Nowadays, a lot of messages are doing the rounds of social media asking to boycott Chinese goods. There is an outrage against China after its pro-Pakistan stance and moves curbing India’s efforts to combat terror in the subcontinent. The logic behind the boycott call makes sense as trade is China’s biggest Achilles heel, and with enough pressure, it may just yield. There is just one question: Is it doable in India?
Taking a verbatim quote from India’s embassy in China, here are some figures showing India-China trade in numbers: In 2016, India was the 7th largest export destination for Chinese products and the 27th largest exporter to China.
India-China trade in the first four months of 2017 increased by 19.92 per cent year-on-year to US$ 26.02 billion. India’s exports to China increased by 45.29 per cent year-on-year to US$ 5.57 billion while India’s imports from China saw a year-on-year growth of 14.48 per cent to US$ 20.45 billion. In addition, another hurdle is WTO, of which India is a part. As per a Businessworld report, the total India-China bilateral trade in 2016 amounted to $70.8 billion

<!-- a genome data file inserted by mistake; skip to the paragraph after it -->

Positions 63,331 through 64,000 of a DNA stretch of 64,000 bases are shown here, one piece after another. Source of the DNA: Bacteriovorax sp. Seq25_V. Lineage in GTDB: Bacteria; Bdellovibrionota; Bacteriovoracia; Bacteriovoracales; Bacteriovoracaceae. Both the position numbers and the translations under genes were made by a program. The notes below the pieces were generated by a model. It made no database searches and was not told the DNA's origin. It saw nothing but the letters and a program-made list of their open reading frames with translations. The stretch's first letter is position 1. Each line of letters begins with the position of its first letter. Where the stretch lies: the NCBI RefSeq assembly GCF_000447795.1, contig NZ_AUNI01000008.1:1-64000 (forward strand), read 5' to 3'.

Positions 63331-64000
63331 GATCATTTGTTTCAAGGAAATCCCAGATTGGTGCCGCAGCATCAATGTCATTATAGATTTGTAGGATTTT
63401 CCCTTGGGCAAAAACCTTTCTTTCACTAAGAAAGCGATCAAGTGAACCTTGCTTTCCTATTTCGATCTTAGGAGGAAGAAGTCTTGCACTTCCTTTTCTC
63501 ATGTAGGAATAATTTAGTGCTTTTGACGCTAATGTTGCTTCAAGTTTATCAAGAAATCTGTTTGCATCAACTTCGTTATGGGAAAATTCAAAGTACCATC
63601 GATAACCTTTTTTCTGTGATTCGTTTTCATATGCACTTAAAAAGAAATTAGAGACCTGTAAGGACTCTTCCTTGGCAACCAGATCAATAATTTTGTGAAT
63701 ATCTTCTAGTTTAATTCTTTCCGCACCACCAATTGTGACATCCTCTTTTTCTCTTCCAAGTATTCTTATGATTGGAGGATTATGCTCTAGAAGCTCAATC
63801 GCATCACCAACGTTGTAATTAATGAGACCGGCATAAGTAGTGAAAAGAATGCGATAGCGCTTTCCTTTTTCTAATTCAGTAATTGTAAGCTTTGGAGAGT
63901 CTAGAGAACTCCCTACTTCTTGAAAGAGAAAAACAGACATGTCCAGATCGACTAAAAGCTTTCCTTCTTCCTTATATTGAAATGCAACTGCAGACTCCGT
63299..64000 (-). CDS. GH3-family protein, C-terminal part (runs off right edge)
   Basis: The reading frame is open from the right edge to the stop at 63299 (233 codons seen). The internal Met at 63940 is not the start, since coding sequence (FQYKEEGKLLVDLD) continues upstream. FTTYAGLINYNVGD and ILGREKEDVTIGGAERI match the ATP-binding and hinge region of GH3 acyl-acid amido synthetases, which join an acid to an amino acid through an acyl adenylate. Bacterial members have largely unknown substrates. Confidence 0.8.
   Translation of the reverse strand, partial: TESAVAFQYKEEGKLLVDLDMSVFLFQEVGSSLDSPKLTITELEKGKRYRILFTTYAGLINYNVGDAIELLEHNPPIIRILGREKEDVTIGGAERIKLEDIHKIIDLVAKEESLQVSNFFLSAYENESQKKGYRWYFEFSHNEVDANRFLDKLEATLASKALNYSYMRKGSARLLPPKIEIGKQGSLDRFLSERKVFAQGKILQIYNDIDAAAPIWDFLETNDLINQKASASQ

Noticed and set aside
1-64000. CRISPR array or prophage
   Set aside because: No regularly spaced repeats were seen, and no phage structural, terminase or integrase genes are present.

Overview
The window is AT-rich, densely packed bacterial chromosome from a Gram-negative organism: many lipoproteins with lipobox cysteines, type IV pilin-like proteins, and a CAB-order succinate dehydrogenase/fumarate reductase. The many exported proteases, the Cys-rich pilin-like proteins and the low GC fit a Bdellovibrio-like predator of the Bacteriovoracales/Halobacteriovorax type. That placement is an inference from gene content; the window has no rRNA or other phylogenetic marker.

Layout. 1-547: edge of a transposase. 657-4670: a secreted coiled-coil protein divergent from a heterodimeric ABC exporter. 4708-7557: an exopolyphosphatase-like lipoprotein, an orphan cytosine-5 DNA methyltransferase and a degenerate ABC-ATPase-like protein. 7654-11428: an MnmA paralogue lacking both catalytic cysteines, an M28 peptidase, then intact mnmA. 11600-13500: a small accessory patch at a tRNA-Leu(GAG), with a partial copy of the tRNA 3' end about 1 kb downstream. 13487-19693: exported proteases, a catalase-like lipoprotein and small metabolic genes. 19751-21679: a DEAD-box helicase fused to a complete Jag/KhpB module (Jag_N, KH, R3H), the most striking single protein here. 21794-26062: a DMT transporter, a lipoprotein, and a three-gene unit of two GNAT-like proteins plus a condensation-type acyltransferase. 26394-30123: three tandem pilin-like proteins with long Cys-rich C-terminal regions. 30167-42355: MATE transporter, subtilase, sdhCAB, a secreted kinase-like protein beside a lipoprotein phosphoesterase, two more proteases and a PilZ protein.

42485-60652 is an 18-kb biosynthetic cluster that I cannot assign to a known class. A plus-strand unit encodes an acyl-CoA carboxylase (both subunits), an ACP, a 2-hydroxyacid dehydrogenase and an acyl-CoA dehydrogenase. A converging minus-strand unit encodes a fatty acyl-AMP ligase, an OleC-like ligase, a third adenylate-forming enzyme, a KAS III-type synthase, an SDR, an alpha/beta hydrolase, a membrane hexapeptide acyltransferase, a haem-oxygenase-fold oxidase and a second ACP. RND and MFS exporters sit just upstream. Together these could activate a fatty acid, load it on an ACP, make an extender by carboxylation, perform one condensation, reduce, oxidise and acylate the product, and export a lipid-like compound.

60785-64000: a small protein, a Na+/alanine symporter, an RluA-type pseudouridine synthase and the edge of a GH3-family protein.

So what does India mostly import from China? The top commodities are electronic products, chemicals, fertilizers, plastic, iron and steel, and antibiotics, among others. India accounts for 17 per cent of China’s exports, as per available data. Worryingly enough, India has also an annual trade deficit of over $50 billion with China, As per Press Information Bureau, India’s major exports to China are iron ore, copper and cotton. All of these products are likely to be used in goods imported from China. Thus, we end up importing part of exported goods.
Will a ban work in such a condition? Electronics and chemicals form a major chunk of the commodities we import. Apart from the very obvious Chinese cell phones, even top-end firms like Apple have parts manufactured in China. Banning them is unlikely to work. And some of these firms have now set up Indian subsidiaries which make products here. A boycott will hurt them, sure. But it will also hurt the Indians associated with them. Boycott from buying that Oppo or Vivo phone will just see the entry of new players, which will have parts manufactured in China.
The one industry which will be hit hard is chemicals and pharmaceuticals. As per RIS, about 15-20 per cent of overall imports from China consists of chemicals and bulk drug components. So, a trade ban from China will end up hurting this industry badly.
So, does China hold all the cards? Not quite. Its trade surplus is one very critical factor. As per a CNBC report, the country posted a trade surplus of $509.96 billion in 2016. So, a disruption of trade is unlikely to be unilateral. But to ride out the impact, building a solid manufacturing base is a must. So, here are fingers crossed for the success of ‘Make in India’, if we have a hope of taming the dragon.